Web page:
Note: I'm blogging remotely from the sunny shores of Jamaica, using the Blogger app on my phone. The app kind of sucks, so unfortunately my first few posts on this book will likely have some formatting issues until I can get back to my desktop later this weekend. Til then, enjoy! Chapter 2: God, Faith, and Testimony Faith is a tricky subject, and one that I feel is too frequently subject to equivocation. What is faith? What does it mean to believe something " on faith ", and when is it ir/ rational to do so? The second chapter begins with a cursory overview of the concept of faith. Rauser suggests that it can be held to mean either a faith , as in " the Christian faith", or it can mean something equivalent to trust. Schieber rightly opines that most non- believers would simply prefer to use the word " trust" in such contexts, but I feel he missed an opportunity to ride Rauser a bit harder. I would add that the religious concept of

An Atheist and a Christian Walk into a Bar - the review, part 1

Note: I'm blogging remotely from the sunny shores of Jamaica, using the Blogger app on my phone. The app kind of sucks, so unfortunately my first few posts on this book will likely have some formatting issues until I can get back to my desktop later this weekend. Til then, enjoy! An Atheist and a Christian Walk into a Bar is a bit of a challenge to " review" in the conventional sense. It's not a polemic, and because of its unique format in which propositions are immediately challenged on both sides, trotting through the book and offering point by point rebuttals would be largely redundant. To the extent that I can review the book broadly, I'm satisfied to summarize that it is, by and large, a refreshing take on a stale genre. It's all too easy for theists and atheists alike to read and/ or write within their own echo chamber, so Walk into a Bar ( as I'll refer to it for the sake of brevity) provides ample opportunity for readers on both side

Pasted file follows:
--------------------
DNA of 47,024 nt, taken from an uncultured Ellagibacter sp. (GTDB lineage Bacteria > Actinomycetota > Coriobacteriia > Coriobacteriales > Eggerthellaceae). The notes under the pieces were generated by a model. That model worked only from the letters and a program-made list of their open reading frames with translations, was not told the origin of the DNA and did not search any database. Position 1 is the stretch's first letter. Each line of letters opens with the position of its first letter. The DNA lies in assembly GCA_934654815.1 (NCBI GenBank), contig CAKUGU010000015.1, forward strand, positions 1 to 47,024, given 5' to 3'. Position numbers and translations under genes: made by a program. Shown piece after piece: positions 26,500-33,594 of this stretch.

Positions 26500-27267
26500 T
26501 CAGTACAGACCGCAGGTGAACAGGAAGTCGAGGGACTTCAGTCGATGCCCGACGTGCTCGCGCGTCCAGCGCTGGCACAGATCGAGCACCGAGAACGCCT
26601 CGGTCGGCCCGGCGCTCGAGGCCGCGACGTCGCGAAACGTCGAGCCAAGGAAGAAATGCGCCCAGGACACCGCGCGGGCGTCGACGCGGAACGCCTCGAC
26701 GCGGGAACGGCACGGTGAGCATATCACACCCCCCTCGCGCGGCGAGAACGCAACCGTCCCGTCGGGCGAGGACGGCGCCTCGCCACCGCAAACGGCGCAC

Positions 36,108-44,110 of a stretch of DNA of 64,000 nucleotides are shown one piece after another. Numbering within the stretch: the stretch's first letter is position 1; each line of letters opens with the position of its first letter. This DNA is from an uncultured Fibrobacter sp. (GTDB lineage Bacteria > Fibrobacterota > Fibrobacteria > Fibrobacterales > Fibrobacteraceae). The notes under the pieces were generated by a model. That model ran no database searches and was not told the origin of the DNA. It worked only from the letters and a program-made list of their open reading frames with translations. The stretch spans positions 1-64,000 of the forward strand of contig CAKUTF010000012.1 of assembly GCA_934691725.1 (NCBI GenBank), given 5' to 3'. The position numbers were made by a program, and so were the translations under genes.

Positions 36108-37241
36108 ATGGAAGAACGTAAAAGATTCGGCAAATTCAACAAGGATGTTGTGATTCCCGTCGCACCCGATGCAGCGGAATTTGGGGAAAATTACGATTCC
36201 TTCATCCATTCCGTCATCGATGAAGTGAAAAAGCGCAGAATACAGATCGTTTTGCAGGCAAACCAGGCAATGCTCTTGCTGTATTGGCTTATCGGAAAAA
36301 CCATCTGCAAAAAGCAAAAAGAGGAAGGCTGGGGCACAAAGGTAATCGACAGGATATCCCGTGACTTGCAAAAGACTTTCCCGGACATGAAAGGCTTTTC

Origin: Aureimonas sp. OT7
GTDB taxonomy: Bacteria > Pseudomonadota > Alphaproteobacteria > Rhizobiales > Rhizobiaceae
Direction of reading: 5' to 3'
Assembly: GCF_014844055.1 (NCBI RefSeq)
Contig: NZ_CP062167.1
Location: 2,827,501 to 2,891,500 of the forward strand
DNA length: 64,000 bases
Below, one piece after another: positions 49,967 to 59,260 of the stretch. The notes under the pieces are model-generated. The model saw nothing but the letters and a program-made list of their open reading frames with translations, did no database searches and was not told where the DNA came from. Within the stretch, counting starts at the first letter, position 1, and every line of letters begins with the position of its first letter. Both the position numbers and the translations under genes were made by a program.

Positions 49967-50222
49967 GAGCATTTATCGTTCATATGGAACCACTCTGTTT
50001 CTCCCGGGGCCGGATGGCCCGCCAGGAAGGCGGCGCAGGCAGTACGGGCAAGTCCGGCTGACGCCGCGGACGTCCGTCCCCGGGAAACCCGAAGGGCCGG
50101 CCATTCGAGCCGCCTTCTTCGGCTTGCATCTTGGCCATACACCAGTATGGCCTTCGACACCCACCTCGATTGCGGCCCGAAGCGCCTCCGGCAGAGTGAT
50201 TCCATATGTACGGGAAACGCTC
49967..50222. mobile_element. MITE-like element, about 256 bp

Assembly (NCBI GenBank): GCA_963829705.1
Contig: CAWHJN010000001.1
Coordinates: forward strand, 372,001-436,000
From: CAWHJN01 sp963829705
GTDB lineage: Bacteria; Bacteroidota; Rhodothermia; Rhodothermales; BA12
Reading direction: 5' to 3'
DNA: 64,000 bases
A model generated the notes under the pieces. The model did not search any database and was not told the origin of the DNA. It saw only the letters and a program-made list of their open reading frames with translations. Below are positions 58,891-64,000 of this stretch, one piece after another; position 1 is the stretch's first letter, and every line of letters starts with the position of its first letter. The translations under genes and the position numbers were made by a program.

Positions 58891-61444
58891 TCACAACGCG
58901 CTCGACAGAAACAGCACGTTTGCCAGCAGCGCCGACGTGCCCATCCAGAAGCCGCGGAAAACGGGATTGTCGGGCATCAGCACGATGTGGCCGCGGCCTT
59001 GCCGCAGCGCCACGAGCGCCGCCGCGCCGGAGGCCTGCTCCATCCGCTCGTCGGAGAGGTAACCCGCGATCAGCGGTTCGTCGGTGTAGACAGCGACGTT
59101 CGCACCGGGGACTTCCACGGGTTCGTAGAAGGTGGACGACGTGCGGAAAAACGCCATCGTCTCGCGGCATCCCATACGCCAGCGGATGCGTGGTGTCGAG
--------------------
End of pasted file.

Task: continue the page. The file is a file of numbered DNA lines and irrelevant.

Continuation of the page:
Reflections on a Trump Presidency (or, I seriously can't believe it)